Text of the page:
Covid-19 has presented the travel businesses with unprecedented uncertainty which has underscored the importance of being nimble, resilient and resourceful when the going gets tough.
These are core attributes that Singapore-based budget airline Scoot believes in, and is confident that staying true to these attributes will continue to put the brand in good stead to ride through the pandemic.
“We would not have been able to ensure smooth uninterrupted operations if not for a workforce that could adapt quickly to changes – from transitioning to remote working arrangements and maintaining a minimal staff count for essential operations during circuit breaker, to allocating additional manpower resources to assist with customer refunds when the volume of cases escalated,” Campbell Wilson, chief executive officer of Scoot tells The Drum.
“When we had to temporarily suspend the majority of our network, Scoot had to pivot swiftly to ensure we could still retain our flying crew who, in the absence of flying allowances, were grounded with reduced pay. We leveraged on the close relationship we have always had with our staff union, and the government, to source for secondary employment opportunities.”
He continues: “Currently, over 400 cabin crew and pilots are engaged in temporary roles supporting Singapore’s Covid-19 response. We also sourced for temporary job opportunities with a private company, securing another 100 roles for cabin crew.”
Wilson also points out Scoot was one of the first airlines to start operating cargo charters as an alternative revenue stream, activating its narrowbody fleet and carrying cargo in the aircraft cabins to optimise carriage.
“We have had to be resourceful in many different ways. Even in marketing, despite budget constraints, the team has been able to come up with some creative ideas and neat approaches to get our messages across, both internally and externally,” he adds.
As countries globally ease out of lockdown, it will be only a matter of time before travel resumes. While Scoot is preparing for the eventuality, Wilson says the airline’s top priority, as always, is ensuring the safety of customers and its crew.
Scoot has implemented enhanced health and safety measures across all touchpoints in the customer journey and hold health checks for its crew.
“We are also determined to give our customers greater peace of mind when they travel with Scoot. We are one of the few airlines offering eligible customers the option of refunds in cash or vouchers in 120% value, should their flights be canceled during this time,” explains Wilson.
“Moreover, to allow customers to book with confidence, new bookings made from now until the end of July will have the option of a one-time free date change. We continue to keep in close contact with regulators and other experts to ensure that we are abreast of the latest information and observing best practices.”
To showcase its efforts, Scoot tapped its creative agency BLKJ to create a video with the brief to ‘encouraging responsibility while still keeping spirits up’.
Featuring Wilson, the video called #WanderAtHome, is a tongue-in-cheek series sharing content to keep the travel spirit alive while staying safe at home. It was creatively shot on a laptop using Zoom’s virtual background function.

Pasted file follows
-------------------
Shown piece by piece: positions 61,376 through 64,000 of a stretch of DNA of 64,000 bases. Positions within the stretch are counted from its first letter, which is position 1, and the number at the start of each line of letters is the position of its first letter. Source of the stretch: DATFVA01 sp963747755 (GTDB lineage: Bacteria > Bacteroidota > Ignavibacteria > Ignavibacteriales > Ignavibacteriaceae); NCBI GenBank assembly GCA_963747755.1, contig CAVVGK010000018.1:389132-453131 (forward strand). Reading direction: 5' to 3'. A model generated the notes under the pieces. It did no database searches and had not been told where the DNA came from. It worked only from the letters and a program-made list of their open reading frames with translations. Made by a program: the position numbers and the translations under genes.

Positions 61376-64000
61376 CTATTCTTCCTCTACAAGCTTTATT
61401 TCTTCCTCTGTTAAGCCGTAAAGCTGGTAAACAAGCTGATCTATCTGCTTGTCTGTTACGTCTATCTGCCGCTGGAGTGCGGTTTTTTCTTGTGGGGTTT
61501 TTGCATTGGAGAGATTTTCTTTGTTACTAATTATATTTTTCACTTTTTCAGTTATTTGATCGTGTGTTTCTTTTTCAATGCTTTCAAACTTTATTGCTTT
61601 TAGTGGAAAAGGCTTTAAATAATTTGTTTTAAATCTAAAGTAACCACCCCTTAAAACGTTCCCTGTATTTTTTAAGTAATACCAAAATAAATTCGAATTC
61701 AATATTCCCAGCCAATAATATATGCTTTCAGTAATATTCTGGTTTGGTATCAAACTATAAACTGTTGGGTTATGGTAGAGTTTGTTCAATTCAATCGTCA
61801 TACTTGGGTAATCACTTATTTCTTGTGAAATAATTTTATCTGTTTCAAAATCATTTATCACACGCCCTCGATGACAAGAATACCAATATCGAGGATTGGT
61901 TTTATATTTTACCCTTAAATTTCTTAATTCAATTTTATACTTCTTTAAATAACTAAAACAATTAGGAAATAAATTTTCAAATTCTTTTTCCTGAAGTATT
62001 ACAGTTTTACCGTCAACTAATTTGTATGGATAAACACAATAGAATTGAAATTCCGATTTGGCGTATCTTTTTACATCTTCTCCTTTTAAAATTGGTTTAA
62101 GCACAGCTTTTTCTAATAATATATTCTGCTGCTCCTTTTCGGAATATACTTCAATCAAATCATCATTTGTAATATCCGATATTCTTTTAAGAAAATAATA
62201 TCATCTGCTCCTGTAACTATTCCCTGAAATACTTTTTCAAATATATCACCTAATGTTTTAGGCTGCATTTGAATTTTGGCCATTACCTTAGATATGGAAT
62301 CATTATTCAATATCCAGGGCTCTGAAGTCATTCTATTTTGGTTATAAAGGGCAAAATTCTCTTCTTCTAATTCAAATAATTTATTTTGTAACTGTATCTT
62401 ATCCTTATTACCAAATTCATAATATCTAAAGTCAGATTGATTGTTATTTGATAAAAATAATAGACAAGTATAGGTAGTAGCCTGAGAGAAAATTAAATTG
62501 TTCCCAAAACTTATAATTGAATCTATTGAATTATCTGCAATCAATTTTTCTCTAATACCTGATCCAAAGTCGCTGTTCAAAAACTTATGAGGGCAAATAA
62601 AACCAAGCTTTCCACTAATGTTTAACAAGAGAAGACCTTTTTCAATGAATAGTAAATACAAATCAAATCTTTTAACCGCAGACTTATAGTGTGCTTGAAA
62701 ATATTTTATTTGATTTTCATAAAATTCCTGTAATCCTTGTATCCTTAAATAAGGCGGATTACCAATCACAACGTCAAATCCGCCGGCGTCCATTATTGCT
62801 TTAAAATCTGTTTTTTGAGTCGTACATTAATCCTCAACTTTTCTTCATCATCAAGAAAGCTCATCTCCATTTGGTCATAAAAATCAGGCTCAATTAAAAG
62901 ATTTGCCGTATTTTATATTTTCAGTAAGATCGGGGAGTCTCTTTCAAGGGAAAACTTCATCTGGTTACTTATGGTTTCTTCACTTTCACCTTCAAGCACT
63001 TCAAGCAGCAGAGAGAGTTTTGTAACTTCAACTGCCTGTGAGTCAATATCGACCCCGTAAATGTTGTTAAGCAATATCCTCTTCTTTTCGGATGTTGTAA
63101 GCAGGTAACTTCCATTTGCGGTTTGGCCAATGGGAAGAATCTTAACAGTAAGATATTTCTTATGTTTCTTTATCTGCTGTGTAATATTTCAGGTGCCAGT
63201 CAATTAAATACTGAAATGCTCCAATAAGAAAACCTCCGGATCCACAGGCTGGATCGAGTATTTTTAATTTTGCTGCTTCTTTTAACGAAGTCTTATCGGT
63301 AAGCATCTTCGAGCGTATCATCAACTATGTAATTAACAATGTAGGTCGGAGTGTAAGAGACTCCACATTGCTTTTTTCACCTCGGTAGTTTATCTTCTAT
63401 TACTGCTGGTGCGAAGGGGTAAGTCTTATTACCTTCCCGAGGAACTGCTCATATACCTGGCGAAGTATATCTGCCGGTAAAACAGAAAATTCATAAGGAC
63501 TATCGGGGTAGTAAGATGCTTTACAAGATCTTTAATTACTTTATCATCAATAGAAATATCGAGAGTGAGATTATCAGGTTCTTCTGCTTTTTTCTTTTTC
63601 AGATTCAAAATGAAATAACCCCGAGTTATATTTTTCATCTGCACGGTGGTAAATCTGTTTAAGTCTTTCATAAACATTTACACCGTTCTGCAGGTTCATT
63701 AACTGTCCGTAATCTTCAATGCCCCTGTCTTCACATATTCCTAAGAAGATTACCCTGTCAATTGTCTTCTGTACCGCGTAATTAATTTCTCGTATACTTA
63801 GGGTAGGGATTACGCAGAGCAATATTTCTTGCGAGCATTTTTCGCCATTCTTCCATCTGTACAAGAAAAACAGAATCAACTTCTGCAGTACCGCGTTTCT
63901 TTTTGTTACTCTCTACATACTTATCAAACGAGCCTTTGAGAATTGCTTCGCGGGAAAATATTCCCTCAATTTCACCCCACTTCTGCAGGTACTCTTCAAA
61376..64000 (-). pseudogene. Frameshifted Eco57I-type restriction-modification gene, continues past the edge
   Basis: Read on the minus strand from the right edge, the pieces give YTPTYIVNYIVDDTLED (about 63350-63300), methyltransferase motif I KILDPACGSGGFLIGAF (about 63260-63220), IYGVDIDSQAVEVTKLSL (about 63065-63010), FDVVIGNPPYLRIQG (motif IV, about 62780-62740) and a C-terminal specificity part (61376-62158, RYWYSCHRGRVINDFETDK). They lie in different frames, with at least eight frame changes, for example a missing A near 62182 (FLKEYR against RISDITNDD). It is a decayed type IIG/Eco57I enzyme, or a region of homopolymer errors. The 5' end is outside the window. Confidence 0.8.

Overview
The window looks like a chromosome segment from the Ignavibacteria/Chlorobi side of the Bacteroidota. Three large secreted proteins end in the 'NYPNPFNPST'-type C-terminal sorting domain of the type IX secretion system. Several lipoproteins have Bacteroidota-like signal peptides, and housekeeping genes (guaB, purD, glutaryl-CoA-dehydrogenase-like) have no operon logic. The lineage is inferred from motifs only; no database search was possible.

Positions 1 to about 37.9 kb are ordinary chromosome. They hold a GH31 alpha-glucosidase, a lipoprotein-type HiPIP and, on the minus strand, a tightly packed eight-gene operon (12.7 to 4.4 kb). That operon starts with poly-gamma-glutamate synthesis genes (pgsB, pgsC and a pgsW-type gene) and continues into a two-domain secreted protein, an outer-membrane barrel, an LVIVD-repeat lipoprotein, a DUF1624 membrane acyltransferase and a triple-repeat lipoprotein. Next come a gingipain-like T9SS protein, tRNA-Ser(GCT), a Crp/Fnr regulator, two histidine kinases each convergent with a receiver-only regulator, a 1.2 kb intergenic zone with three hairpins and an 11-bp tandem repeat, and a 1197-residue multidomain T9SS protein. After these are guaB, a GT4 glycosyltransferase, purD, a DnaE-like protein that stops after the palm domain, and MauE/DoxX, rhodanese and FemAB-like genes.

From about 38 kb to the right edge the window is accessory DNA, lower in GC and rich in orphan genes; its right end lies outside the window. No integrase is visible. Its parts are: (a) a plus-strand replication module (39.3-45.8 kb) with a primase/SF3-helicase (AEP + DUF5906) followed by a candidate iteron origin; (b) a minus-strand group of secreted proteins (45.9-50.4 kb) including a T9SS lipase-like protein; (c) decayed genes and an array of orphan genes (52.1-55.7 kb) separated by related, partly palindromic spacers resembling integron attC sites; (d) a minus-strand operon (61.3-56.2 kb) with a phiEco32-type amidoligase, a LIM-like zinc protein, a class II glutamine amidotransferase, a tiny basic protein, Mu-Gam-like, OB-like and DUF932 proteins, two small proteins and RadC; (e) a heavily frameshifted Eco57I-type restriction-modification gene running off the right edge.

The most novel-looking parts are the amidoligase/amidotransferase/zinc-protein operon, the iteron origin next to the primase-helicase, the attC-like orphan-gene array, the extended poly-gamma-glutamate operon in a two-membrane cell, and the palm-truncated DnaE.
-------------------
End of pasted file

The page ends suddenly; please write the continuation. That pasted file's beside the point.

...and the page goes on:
The video also praises all Scoot staffers who have stepped up and walked the talk - from essential operations staffers keeping Singapore’s supply chain running by maintaining our cargo charter flights to the redeployment of crew members taking up secondary employment in public organizations.
Finally, the video captures the sentiment around what travellers had taken for granted before and showing how everyone has a part to play in making air travel a safe experience when we start to fly again.
“The current brand effort is centred around understanding the customer and their needs and addressing them in a clear, reassuring way. Helping people understand the measures that have been implemented to keep everyone safe is important in restoring their confidence to travel once border restrictions ease,” says Wilson.
“This is far more important than travel inspiration or generic brand-building, both of which must take a back seat for a while. This education and reassurance is not, and cannot be, a “one and done” effort. It requires regular, informative engagement. Of course, we try and do it in the Scoot style, which is more lighthearted, fun and quirky than others, without detracting from the message or seriousness of the subject.”
While Wilson says it is still too early to say what the new normal for air travel will be, he is hopeful that just as with all previous challenges aviation has faced, things will recover. He notes that as with the post-9/11 security measures, Covid-19 will have some lasting impact, but other aspects will be temporary.
At the moment, Scoot has introduced new measures such as the wearing of masks for all passengers, pre-assigned seating onboard to enable safer distancing, enhanced cleaning and the provision of care kits consisting of items like anti-bacterial wipes, sanitizer and a surgical mask.
Other measures such as limits on carry-on baggage to minimise “bunching” and reduced inflight service to reduce physical interaction will be temporary.
“We are hoping that customers will accept the inconvenience as a necessary step in getting the world safely moving again and we can all get back to exploring and experiencing what the world has to offer. I believe that the need for travel is irreplaceable and it is human nature to want to explore,” explains Wilson.
The Drum previously looked at how travel brands are hastily putting plans in place for the safe return of tourists while keeping in mind that the potential of a second wave is plausible.